A vicious wild boar terrorizes the Australian outback. The first victim is a small child who is killed. The child's granddad is brought to trial for killing the child but acquitted. The ...
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In the Australian outback, a park ranger and two local guides set out to track down a giant crocodile that has been killing and eating the local populace. During the hunt, one of the guides... See full summary »
A baby alligator is flushed down a Chicago toilet and survives by eating discarded laboratory rats injected with growth hormones. The small reptile grows gigantic, escapes the city sewers, and goes on a rampage.
Michael V. Gazzo
In the near future, a teenage couple are trapped in a drive-in theater which has become a concentration camp for social outcasts. The inmates are treated to drugs, exploitation films, junk food, and new wave music.
In the harsh, yet beautiful Australian outback lives a beast, an animal of staggering size, with a ruthless, driving need for blood and destruction. It cares for none, defends its territory with brutal force, and kills with a raw, animalistic savagery unlike any have seen before.
Hong Kong Inspector Fang Sing Leng travels to Australia to extradite a drug dealer. When the hood is assassinated on his way to court, everyone suspects Jack Wilton, a crime lord who the local police haven't been able to pick up.
Jimmy Wang Yu
Jimmy Wang Yu,
A vicious wild boar terrorizes the Australian outback. The first victim is a small child who is killed. The child's granddad is brought to trial for killing the child but acquitted. The next victim is an American TV-journalist. Her husband Carl gets there and starts to search for the truth. The local inhabitants won't really help him, but he is joined by a hunter and a female farmer to find the beast.Written by
Effects man Bob McCarron designed a total of six boars for the film, one of them designed to ram vehicles. See more »
Come on, off to bed. There, there, Scotty. Now, now, now, boy, it's alright.
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The original Australian version of the film was edited down to secure a more commercial M rating (known as the "theatrical version") by removing 4 scenes of graphic violence. The cut scenes included footage of explicit gore and blood-spurts in the death of 3 of the characters plus the final killing of the razorback itself. The UK Anchor Bay and Australian Umbrella releases contain the theatrical version, though the 4 deleted scenes are available as extras on the Australian DVD. See more »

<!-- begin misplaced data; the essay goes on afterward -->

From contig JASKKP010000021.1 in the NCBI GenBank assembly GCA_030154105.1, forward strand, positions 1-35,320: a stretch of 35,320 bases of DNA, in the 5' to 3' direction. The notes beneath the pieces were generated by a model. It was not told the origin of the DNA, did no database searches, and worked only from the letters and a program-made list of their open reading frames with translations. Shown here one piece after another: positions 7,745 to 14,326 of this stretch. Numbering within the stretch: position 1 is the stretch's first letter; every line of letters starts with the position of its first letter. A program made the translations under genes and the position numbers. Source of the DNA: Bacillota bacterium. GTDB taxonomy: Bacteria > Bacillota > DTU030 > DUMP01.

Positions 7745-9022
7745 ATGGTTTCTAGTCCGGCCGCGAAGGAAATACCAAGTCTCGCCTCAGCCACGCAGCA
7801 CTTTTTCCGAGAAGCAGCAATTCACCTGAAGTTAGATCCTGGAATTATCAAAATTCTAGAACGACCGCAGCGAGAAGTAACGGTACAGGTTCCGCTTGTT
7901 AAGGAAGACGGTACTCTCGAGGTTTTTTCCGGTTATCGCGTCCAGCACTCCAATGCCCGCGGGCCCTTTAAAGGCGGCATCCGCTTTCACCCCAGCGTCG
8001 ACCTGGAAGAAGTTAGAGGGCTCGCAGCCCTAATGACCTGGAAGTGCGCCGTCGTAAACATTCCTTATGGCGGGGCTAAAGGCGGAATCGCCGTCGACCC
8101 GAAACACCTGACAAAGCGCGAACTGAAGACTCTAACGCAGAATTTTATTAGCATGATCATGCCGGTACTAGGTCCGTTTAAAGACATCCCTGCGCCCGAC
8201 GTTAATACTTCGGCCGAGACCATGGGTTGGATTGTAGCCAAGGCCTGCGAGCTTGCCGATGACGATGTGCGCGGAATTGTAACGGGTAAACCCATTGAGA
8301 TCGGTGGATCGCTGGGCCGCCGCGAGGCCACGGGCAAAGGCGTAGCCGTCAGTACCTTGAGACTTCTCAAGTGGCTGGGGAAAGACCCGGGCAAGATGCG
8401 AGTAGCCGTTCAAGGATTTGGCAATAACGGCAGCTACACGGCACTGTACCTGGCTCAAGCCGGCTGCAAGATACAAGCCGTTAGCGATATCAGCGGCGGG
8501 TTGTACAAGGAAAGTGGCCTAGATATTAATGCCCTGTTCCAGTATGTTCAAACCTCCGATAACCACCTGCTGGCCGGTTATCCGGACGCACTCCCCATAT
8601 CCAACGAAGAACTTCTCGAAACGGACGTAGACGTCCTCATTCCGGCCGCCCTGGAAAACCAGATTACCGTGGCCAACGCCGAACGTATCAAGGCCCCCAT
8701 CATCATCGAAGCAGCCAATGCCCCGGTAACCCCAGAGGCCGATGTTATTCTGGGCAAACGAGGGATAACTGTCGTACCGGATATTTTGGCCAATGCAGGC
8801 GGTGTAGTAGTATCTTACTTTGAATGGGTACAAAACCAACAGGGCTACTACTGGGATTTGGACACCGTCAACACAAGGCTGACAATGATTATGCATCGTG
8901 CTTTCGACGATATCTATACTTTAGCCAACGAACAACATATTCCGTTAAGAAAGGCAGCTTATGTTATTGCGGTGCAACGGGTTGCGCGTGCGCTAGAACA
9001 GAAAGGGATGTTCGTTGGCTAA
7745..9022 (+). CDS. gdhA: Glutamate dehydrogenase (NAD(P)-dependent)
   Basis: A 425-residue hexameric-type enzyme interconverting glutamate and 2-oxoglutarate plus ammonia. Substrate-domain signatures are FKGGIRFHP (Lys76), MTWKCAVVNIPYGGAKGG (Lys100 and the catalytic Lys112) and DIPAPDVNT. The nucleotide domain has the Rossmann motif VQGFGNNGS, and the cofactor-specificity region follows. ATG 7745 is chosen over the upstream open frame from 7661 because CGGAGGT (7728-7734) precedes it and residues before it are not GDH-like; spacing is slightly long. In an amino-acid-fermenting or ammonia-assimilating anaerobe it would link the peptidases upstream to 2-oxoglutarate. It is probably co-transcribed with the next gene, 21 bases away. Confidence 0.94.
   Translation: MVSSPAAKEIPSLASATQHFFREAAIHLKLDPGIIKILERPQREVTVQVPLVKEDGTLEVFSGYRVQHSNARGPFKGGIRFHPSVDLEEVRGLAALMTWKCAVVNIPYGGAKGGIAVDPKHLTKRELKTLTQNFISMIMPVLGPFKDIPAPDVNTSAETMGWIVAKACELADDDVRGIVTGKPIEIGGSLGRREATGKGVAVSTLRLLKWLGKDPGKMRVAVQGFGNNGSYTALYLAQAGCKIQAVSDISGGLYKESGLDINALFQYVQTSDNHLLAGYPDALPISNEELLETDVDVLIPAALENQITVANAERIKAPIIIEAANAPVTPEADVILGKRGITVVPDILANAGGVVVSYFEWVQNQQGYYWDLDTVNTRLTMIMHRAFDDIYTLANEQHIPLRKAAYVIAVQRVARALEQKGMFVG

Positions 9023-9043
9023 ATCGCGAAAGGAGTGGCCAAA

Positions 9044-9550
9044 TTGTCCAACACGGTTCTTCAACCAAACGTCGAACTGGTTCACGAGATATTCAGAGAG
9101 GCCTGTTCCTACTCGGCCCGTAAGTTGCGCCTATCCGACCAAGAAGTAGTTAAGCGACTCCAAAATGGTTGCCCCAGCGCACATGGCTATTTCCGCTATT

Razorback marks one of Australia's only successful forays into the horror genre, but it's certainly not without it's critics. It's negative reaction isn't unfounded, as Razorback is badly acted, has a trite script, utilises any number of clichés and has an overall 'deja vu' sort of feeling; but in spite of this, it still succeeds in being a fine piece of entertainment. A wild boar isn't the first animal you would think of to star in it's very own creature feature; but the idea actually works quite well, and it makes a nice change from the usual barrage of sharks, crocodiles and whatnot. This feature is also notable for it's special effects, which certainly aren't groundbreaking - but it ain't half bad either. In films such as this, it's usually shabby effects that end up letting it down; but the creature in this movie is surprisingly realistic! The plot is a familiar one, and it basically follows a gigantic wild boar that's on the loose somewhere in Australia. It's not exactly intelligent stuff, but it's a lovely premise for a fun ride.
The film is directed by Russell Mulcahy, and it was made a year before he would have his big hit with Highlander. His direction is solid enough, and it's notable for the way that he captures the locations within the Australian outback. Some of the shots are truly breathtaking, especially the atmosphere ones that are filled with smoke. One thing you will notice about the plotting of this movie is the way that it swaps through different characters for it's main protagonist on numerous occasions. This is both a help and a hindrance to the movie as, on one hand, it ensures that the film stays lively and exciting; it also restricts the viewer from placing their confidence in the character as we don't get to spend a lot of time with them, which hinders it when it comes to the tension building sequences. This also makes the plotting of the movie inconsistent, which certainly isn't a good thing. One thing I love about Australian cinema is the way that it captures the accents and dialect, and this film is no exception to that trend. It's a lovely tongue to listen to, and that helps to make this movie more of a pleasure. On the whole, this film won't win any awards; but there's worse ways to spend ninety minutes of your life.
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